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Legendary Astronaut Paul Weitz Passes Away




You do not have to go back in time to far in order to understand how powerful the advent of space travel was for America and the rest of the planet. The moon landing is, perhaps, one of the most pivotal moments in the history of mankind. The corresponding space race and establishment of the NASA Skylab further helped to show just how important it was for humanity to reach toward the stars. Paul Weitz was one of the most important astronauts in American history and he recently passed away at the age of 85. With Weitz’s passing, it seems only right to look back at the incredible journey he went on and how his life’s work is going to impact the future of technology and space travel for generations to come.

Paul Weitz belonged to the fifth group of astronauts that NASA selected, way back in 1966. Weitz was chosen to be one of the first crew members to serve aboard the space station, Skylab. Weitz served faithfully on the Skylab and he was also one of the most important people to ever grace the project with his touch, essentially saving the entire space station back in 1973. Weitz, alongside Pete Conrad and Joseph Kerwin, were dispatched to the Skylab space station in order to perform extensive emergency repairs on the project. They ended up working for 28 days in outer space, thus setting the record at the time.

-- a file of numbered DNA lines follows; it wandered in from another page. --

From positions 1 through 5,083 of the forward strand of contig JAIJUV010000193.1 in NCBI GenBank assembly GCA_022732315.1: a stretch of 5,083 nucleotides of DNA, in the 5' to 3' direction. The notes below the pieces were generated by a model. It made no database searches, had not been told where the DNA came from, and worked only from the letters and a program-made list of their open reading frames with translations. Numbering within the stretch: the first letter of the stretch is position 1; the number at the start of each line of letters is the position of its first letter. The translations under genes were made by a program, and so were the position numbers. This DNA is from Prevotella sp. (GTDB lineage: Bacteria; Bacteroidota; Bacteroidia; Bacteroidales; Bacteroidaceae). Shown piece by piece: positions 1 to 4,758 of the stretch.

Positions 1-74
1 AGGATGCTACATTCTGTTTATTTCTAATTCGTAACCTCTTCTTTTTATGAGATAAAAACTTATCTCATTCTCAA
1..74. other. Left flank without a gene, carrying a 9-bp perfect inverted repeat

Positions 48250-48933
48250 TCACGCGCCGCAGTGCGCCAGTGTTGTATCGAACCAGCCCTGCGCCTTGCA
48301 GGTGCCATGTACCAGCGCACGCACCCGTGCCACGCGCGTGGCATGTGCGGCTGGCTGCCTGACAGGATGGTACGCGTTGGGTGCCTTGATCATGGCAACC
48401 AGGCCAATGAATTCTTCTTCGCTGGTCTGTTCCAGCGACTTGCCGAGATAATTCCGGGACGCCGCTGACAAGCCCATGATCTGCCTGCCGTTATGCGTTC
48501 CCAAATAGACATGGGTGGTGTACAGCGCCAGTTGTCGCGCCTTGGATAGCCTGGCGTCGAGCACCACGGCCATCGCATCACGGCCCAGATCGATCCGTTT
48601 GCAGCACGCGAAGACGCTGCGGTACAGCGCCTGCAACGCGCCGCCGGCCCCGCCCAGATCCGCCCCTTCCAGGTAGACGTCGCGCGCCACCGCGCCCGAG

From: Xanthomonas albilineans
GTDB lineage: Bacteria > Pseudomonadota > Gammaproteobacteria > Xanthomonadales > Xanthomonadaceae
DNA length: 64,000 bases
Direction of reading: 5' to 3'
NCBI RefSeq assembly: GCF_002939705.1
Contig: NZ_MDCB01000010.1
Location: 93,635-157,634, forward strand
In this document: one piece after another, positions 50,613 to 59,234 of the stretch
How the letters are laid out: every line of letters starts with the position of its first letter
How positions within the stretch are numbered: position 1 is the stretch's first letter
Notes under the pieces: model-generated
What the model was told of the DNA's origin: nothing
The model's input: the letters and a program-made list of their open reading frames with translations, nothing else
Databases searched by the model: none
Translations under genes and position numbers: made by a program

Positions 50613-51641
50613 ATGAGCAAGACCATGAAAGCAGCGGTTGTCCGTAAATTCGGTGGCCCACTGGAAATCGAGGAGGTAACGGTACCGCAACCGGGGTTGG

A decade after his heroic Skylab mission Weitz would once again take to space, piloting the first Challenger and second NASA shuttle ever to take to space. Weitz, alongside the rest of the OV-099 Crew, would end up in space for over five days. When Weitz finally retired from space travel he had logged nearly 794 total hours of time outside of the Earth’s atmosphere. Weitz was rewarded extensively for his hard work at NASA and his awards and commendations could easily take up an entire page just to describe.

NASA has a long track record of bringing the best of the best together in order to serve the country and the rest of humanity in prolonged efforts to plunge the depths of outer space. People like Paul Weitz have brought honor to the position and as such Weitz was brought into the U.S. Astronaut Hall of Fame back in 1997. With space travel under more and more of a microscope we can only hope that other individuals like Weitz will step up to the challenge.

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